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|Articles - March 2013|
|Monday, February 25, 2013|
BY LINDA BAKER
Itchy and inflamed skin is the bane of existence for people who suffer from atopic dermatitis, a type of eczema most common in infancy that also affects millions of adults around the world. Now scientists at Oregon State University have discovered an underlying genetic cause for the condition, a discovery that may lead to more effective therapies. The culprit is “Ctip2,” a protein and “master” regulator that controls the production of lipids, the fats that help keep the skin healthy. The regulator also suppresses a protein manufactured by skin cells that can cause irritation. In animal studies, researchers found that malfunctioning Ctip2 can produce eczema either by reducing the lipids in the skin or by allowing the protein that triggers inflammation to form. To alleviate both problems, scientists are working on topical compounds that would restore fat levels and possibly increase the expression of Ctip2, said Arup Indra, an associate professor in the OSU College of Pharmacy. The development of such treatments could eventually lead to personalized gene therapies, says Indra. “Our understanding of genomics is improving day by day, even hourly,” Indra says. “The challenge is using that understanding to develop therapies that are effective.”
Wednesday, June 10, 2015
Jeff Lang and his wife Rae used to dole out campaign checks like candy. “We were like alcoholics,” Lang says. ”We couldn’t just give a little.”
Monday, July 13, 2015
BY JACOB PALMER
Holding a Power Lunch at Veritable Quandary in downtown Portland.
Monday, July 13, 2015
BY KIM MOORE | PHOTOS BY JASON E. KAPLAN
A New York floral and gift business takes on the iconic Harry & David brand.
Wednesday, July 15, 2015
We asked readers how Obamacare has impacted their business.
Thursday, June 11, 2015
In 2014, total revenue for camping and day use in Oregon State Parks was a little more than $17 million. That figure may even higher this year "because we've had exceptionally nice weather," Hughes says.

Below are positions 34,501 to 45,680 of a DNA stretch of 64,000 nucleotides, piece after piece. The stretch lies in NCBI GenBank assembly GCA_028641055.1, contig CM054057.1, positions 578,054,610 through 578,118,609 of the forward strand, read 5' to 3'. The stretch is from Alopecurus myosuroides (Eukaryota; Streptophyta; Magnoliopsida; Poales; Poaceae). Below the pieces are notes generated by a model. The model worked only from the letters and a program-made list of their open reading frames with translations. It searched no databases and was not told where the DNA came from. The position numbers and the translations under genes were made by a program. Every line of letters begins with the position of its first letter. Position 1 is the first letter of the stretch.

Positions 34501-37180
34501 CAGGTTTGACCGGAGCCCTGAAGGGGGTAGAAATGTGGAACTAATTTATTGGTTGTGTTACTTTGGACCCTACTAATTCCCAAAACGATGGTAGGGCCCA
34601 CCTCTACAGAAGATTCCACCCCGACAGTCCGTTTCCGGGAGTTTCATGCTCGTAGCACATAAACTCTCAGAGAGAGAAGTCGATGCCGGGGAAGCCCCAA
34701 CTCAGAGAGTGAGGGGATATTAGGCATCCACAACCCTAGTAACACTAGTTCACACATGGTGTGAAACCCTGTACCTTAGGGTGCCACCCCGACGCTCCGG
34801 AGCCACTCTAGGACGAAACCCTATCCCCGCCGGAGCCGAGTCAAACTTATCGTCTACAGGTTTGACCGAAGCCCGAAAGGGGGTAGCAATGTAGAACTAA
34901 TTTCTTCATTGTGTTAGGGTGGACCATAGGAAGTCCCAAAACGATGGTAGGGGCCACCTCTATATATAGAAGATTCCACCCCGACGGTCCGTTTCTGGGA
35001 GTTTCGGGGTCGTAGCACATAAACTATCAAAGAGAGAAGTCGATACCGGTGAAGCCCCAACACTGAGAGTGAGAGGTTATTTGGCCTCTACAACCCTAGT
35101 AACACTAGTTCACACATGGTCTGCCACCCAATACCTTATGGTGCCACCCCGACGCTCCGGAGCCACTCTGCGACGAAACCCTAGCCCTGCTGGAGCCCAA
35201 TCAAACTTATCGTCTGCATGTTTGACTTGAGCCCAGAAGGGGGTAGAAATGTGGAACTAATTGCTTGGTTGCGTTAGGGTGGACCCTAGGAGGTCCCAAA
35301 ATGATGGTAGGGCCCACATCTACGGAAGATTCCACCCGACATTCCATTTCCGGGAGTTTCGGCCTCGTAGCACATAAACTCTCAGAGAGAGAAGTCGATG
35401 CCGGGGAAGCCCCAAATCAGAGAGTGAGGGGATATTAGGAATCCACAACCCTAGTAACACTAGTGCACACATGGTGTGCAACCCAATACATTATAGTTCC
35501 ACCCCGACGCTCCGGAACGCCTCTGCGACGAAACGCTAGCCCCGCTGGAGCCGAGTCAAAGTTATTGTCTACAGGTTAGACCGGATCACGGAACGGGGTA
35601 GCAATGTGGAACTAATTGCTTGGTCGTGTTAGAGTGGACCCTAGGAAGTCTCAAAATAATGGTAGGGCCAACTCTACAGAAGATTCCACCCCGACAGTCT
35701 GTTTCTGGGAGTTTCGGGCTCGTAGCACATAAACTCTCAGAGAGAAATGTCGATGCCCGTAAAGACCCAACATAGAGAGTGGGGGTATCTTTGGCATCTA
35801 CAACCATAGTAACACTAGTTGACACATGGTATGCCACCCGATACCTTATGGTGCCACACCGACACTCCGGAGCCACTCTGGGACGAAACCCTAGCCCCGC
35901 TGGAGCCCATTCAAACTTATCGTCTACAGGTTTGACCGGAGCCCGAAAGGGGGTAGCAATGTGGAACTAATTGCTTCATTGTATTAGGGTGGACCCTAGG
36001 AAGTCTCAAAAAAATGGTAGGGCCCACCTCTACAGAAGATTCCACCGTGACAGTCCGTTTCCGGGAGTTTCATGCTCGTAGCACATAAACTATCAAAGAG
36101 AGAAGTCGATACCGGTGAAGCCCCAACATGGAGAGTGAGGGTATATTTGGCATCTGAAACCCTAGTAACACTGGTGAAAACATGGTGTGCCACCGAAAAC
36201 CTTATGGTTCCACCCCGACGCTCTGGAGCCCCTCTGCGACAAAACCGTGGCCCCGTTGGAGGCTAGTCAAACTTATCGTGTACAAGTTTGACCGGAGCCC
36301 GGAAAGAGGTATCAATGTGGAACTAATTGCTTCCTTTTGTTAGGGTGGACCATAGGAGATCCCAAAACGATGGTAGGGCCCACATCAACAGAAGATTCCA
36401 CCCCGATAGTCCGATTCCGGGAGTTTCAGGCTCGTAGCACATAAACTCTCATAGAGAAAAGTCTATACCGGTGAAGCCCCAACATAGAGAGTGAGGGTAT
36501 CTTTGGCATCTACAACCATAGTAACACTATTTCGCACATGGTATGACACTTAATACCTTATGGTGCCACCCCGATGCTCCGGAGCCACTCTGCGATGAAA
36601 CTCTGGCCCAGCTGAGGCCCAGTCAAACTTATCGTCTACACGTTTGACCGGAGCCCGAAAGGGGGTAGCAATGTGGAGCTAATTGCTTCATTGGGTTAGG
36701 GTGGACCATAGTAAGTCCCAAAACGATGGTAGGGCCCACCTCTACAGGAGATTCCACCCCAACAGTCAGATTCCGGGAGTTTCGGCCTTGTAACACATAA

Wednesday, June 17, 2015
Friday, July 10, 2015
BY JACOB PALMER
Most of the food Americans consume is trucked in from hundreds of miles away. Eric Wilson, co-founder and CEO of Gro-volution, wants to change that. So this past spring, the Air Force veteran and former greenhouse manager started work on an alternative farming system he claims is more efficient than conventional agriculture, and also shortens the distance between the consumer and the farm.
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|Preserving the Legacy|
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|Downtime with Debra Ringold|
|Amazon earns $92M in profit|
|Under Armour bests Q2 earnings expectations|
|More than a hundred passengers forced to stay overnight at PDX|
|Immunization rates to be available to parents|
|CEO who pledged $70K minimum wage sued by brother|
|Toshiba executives resign over $1.2B accounting fraud|
|Elusive snow leopard captured in photos|
Court experience helps legal firm anticipate potential problems for clients and prevent expensive litigation.
When Garmin AT needed to consolidate operations for its 550 employees, it scanned its entire corporate map for possible sites.
The technology industry is always in flux. And this rapid rate of change poses challenges to companies ranging from nimble startups aiming to make their mark to established organizations fighting to remain relevant. This is particularly true in the competitive digital display market, where an Oregon company has been at the forefront of nearly every major breakthrough in the last three decades.
A look back at the shifting sands of Portland’s growth and development.
Robert S. Wiggins has joined Lane Powell as a Shareholder in the Corporate/M&A Practice Group. Wiggins is a well-known lawyer, entrepreneur, and investor with more than 30 years of experience leading and advising established and emerging companies in the Pacific Northwest. Wiggins will focus his practice on offering outside general counsel services, including general corporate and board representation, business transactions and capital events.
DEDICATION PARTY: Help the Port of The Dalles celebrate its newest shovel-ready industrial land Friday, July 31, from 1:30 to 4 p.m.